Despite its low contributions to global carbon emissions, the continent of Africa is predicted to experience some of the worst effects of climate change. This interdisciplinary course investigates the causes and consequences of this troubling contradiction. It positions the African continent as an important site for understanding how legacies of empire, racial and gendered inequality, resource extraction, and capital accumulation impact contemporary global environmental politics. Students will engage theoretical texts, reports from international organizations, films, poetry, novels, and web-based content. Topics include: humanism/post-humanism; migration and displacement; representations of conflict; and sustainable development.
Format: seminar; non-traditional technologies, web-streams, social media (Tumblr/Twitter)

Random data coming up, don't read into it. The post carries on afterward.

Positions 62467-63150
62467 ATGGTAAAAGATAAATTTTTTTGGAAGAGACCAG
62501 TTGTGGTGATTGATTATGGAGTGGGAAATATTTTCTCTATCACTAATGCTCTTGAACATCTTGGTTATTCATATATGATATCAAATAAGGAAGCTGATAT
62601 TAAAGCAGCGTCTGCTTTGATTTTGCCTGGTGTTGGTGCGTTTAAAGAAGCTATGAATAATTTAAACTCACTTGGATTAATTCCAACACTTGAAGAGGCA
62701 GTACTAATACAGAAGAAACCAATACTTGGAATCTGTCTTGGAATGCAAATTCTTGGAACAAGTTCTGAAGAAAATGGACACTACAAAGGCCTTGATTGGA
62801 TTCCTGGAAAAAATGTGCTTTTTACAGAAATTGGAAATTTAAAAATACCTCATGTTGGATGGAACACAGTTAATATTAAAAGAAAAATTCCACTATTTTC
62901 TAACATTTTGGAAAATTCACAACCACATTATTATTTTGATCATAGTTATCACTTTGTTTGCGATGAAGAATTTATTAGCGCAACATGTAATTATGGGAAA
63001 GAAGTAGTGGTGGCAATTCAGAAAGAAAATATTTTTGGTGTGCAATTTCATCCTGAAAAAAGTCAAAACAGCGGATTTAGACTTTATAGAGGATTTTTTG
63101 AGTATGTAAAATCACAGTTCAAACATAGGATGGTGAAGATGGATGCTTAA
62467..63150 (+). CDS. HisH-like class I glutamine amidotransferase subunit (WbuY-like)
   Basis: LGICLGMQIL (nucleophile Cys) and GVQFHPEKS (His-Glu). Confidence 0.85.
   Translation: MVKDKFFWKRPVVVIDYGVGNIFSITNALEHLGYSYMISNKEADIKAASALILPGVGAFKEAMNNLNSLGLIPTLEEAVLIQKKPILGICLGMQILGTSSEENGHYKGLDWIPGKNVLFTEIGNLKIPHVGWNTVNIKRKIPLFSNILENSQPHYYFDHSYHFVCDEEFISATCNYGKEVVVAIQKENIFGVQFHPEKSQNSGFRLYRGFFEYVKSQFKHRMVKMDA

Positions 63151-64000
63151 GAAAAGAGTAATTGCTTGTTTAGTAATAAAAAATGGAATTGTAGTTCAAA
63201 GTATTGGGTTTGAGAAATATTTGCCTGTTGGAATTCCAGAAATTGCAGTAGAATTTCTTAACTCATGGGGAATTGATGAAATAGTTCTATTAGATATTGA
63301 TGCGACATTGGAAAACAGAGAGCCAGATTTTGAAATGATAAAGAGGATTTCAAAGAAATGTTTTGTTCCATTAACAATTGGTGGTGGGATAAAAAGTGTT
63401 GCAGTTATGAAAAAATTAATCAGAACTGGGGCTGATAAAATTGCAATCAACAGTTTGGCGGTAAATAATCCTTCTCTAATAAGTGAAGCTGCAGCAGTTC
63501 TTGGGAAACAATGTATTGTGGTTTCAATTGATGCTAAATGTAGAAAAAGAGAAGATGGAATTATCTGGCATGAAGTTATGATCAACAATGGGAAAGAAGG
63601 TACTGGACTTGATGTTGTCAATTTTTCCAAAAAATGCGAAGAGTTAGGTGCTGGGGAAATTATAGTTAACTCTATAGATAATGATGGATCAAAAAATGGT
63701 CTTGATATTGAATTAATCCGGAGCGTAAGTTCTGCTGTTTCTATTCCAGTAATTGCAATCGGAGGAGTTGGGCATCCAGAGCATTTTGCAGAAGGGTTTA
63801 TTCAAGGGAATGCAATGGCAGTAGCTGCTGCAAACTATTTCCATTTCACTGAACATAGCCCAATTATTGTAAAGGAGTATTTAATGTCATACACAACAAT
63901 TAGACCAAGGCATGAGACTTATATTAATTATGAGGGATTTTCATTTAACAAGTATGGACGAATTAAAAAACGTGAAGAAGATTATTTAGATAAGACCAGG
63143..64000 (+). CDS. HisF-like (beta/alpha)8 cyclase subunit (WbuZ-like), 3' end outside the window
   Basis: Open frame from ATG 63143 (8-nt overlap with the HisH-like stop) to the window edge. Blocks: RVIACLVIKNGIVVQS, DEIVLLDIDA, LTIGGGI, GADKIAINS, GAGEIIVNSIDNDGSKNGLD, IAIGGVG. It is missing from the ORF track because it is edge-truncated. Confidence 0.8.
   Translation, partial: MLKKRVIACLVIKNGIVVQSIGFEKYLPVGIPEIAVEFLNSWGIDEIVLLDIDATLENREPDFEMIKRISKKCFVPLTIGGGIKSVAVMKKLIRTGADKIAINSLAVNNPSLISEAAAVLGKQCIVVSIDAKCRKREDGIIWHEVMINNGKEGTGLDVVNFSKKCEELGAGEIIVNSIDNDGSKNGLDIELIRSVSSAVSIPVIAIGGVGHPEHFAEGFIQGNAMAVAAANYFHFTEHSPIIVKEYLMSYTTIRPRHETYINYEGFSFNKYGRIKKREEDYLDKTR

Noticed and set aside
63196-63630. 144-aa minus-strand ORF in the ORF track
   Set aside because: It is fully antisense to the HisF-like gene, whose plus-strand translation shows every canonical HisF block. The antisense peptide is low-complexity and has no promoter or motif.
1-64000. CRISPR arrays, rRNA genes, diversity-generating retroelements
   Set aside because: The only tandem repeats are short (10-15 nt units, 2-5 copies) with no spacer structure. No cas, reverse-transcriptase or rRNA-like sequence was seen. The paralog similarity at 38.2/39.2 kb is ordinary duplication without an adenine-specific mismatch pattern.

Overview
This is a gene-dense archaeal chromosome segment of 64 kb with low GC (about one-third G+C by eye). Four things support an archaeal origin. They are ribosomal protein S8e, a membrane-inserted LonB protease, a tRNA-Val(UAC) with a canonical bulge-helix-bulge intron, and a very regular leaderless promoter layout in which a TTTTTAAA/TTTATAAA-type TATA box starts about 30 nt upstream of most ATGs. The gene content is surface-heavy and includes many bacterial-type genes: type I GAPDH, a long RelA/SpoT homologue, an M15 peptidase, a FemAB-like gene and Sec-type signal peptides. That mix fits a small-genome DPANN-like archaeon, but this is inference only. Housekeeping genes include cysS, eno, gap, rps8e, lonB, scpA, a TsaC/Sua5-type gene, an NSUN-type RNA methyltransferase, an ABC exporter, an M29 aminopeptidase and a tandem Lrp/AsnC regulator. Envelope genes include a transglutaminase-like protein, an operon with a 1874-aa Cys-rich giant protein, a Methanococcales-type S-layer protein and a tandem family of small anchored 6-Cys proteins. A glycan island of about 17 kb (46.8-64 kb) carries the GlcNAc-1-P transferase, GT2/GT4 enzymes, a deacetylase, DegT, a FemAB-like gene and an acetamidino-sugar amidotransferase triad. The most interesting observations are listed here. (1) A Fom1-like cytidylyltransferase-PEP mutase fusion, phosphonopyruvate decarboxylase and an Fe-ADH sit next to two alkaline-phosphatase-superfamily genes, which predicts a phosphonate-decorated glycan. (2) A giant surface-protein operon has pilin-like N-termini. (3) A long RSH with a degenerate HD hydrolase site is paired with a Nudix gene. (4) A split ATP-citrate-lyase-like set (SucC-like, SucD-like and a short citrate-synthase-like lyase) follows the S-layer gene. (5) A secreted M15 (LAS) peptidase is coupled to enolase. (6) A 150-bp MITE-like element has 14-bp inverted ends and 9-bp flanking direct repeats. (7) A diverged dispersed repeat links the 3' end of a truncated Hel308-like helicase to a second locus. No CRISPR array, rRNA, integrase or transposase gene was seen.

Grading: no pass/fail option,
yes fifth course option
assignments include: short written commentaries, current event analysis, presentations, and a final analytical essay
Environmental Studies majors and concentrators; juniors and seniors
Difference, Power, and Equity
This course is cross-listed and the prefixes carry the following divisional credit:
The African Anthropocene" considers inequity in environmental politics from the vantage of the African continent. Through selected readings and classroom discussions students will tackle questions of power, racial and gendered difference, empire, and economic stratification. The course contributes to the DPE requirement by helping students to develop skills to better analyze abiding challenges in global society.